I have spent a lot of time flying this year. Nearly 64,000 miles jetting from here to there. I have had insightful conversations, learned from million milers and have had my fair share of the middle seat. Some may think I would get tired of flying but every time I break through the clouds and see the wonder and beauty of this incredible world, I am awestruck. #wheelsup
A few things to learn from our experience here: it needs to be the right place to be worth it. Don’t get me wrong, every place we stayed was nice but we felt most comfortable in locations that were clearly vacation properties or made to be guesthouses. While staying in Boston, we stayed in someone’s home that felt a little too much like we were staying in a stranger’s home. When I woke up in the morning and saw a picture of her family member on the nightstand, it just felt like I was trespassing, I struggled to feel comfortable in her home. She was very welcoming and hospitable, it was just a learning curve for us with AirBnB.
AirBNB Newbie Checklist:
1. Set up clear expectations on arrival times and how to access the property. (make a plan B for if you need a late or early arrival, especially if the host does not live near the property).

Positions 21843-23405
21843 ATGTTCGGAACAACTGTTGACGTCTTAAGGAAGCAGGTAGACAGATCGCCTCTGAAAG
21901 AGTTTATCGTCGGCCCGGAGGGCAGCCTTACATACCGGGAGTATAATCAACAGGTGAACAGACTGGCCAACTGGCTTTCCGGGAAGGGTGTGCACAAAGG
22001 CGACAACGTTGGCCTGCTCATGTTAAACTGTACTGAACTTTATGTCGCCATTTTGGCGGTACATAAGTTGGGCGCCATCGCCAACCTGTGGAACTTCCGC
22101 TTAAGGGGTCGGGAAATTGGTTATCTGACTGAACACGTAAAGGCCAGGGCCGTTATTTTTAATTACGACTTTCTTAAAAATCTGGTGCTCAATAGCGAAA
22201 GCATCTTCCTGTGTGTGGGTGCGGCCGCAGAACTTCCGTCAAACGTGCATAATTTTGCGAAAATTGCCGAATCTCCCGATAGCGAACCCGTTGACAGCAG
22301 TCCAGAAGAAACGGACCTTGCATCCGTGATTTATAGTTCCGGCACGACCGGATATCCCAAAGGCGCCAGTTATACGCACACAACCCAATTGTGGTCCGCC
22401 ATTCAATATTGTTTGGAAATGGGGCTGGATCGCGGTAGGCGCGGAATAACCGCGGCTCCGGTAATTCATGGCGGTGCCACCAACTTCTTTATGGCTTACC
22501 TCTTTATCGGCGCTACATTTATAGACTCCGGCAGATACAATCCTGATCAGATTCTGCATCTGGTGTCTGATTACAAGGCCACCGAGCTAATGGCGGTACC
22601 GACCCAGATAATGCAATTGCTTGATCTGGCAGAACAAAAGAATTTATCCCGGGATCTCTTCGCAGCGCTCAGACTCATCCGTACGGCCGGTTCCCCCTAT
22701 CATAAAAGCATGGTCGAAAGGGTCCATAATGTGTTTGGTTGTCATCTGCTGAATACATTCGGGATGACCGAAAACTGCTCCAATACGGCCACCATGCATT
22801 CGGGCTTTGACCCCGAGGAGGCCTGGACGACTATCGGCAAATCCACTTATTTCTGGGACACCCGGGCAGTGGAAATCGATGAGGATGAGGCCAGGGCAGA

2. Provide a description of your party when booking (if you have a child, if they need childproofing, how many are traveling, etc). Make the post personable.
3. Ask some questions. (Do they live there? If you plan on preparing any meals, is the kitchen stocked with any basics?)
4. Learn about the local area. (Ask the host if there is public transportation near by. Ask for take-out or local restaurant suggestions. Ask about the exterior of the property if it is in a hard to find location).
5. Treat the property as if it were your own and remember the basics you learned in kindergarten: Be respectful, be kind and clean up after yourself.
Our Newbie Experiences: (we recommend every place we visited with 5 stars!)
Burlington, VT (our favorite of the bunch)